Despite the €191,000 in the bank, the net cash position of the IOF was only €37,000. Taking into account adjustments, the actual net cash is estimated at around €16,000.

At €16,000 (or even at €37,000) the IOF has practically no meaningful net cash reserves for its annual budget of €800,000 to €900,000. The budget overrun in early 2017 only for the World Games arena production was at around €20,000!

It should be noted that the revised budget of 2017 will not solve the problem. The new forecast is a profit of just above zero: €10,000. It was reduced from €70,000 planned for 2017 in August 2016. That, even if delivered, will not change principally the difficult financial situation of the IOF.

Below I’ll explain the various items for a better understanding.

Continue reading “IOF Finances – on a knife edge”

IOF Council attitudes – some data

I wrote my last post about the World Game accident in anger. For me it was just another unfortunate outcome of the Olympic and ceremony biased attitudes of the IOF Council I saw over the past six years. Some people less familiar with the workings of the Council – as I was myself before I was requested to join the MTBO Commission – told me that there was no real substance in that post, only emotions.

I fully appreciate that things that are obvious for me about the workings of the Council, may not be obvious for others. So I decided to compile some data to illustrate my point about the things the Council is interested in, and about the ones they are not bothered with. I have to admit, that despite having no high expectations, I was astonished by the results.

The number of Council meetings since 2010 where ceremonies were discussed was almost two times higher than the combined number of meetings where safety, accidents, injuries, athletes health and wellbeing, or competition fairness was mentioned.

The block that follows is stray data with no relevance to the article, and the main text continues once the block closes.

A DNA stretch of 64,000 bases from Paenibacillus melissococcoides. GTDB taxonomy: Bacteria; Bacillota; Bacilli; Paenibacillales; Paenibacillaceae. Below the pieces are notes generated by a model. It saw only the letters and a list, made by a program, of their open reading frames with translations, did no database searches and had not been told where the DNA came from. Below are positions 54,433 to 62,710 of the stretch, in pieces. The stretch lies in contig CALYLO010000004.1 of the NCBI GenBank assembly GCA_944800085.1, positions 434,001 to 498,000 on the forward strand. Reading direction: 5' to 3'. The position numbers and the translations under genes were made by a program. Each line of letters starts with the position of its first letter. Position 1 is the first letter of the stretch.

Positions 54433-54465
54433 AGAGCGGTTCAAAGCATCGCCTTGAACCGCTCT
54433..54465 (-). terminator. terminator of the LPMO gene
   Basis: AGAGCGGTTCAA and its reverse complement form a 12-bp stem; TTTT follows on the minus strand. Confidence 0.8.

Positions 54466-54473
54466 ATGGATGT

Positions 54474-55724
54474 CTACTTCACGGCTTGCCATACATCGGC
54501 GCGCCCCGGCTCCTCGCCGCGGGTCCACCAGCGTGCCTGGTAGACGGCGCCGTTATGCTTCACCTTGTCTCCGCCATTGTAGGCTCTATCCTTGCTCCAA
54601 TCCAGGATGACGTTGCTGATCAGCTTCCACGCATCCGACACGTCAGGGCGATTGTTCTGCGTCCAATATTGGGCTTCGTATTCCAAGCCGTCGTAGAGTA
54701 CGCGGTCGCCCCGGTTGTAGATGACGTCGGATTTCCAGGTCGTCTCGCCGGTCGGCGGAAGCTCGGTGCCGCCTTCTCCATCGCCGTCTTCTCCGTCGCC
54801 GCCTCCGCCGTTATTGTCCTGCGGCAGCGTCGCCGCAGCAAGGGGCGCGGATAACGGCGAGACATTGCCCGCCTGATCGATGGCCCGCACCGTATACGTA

This appears to be in stark contrast with the Ethical Principles of the IOF declared in the IOF Code of Ethics:

“In pursuing the sport’s goals, the governance of Orienteering shall be mindful of the physical and psychological wellbeing of its athletes.”

I used the Council meeting minutes as a proxy to the mindfulness of the Council. Few people read them, but they reflect quite well the topics the Council is dealing with. These are fairly detailed accounts of 2 to 3 day long Council meetings. Typically they are 6 to 12 pages long, though there are 4 page and 21 page long ones too. They are available on the IOF website for the periods of July 1996 to August 2003, and January 2010 to present. The ones after January 2010 (#150) are searchable. So I could easily search 36 of them spanning over 7 and a half years till today (#150-185).

Below is the summary of the number of Council minutes that contained certain key words. I counted only the occurrences with substance, as detailed below.

Council meeting minute statistics v2

I think these results speak for themselves to prove that the IOF Council does not appear to be mindful of the physical and psychological wellbeing of its athletes, both in absolute terms, and especially relative to the attention given to protocol, ceremonies, and the Olympic Dream.

See details below:

Continue reading “IOF Council attitudes – some data”

The World Games – what shall we call this?

I am lost for words. I really feel for poor Isia, the first runner of the French team on today’s Sprint Relay. I hope her injuries are not too bad, and she was lucky enough to avoid serious consequences of a situation that could have ended in a very, very bad way.

TWG Sprint Relay - French team

You can watch the video here at 25:50.

200m from the start, 15m from the map start, when everybody is in one bunch with heads down trying to make sense of the map. Barrier, thin grey bollards with sharp edges, concrete flower bed. It is a loose-loose situation in every sense.

The showcase for orienteering, two IOF advisers, LiveOrienteering coverage, full attention of the Leadership, special article from the President on the importance of The World Games on our way to the Olympics.

All the IOF focus – except for basic athletes’ safety.

Orienteering is inherently risky. You cannot make it risk free. Part of the joy is that you take on calculated risk – not only in route choice, but also in personal safety. I know this very well having involved in orienteering for over 35 years, and in MTBO – the riskiest of all disciplines – for over 10 years.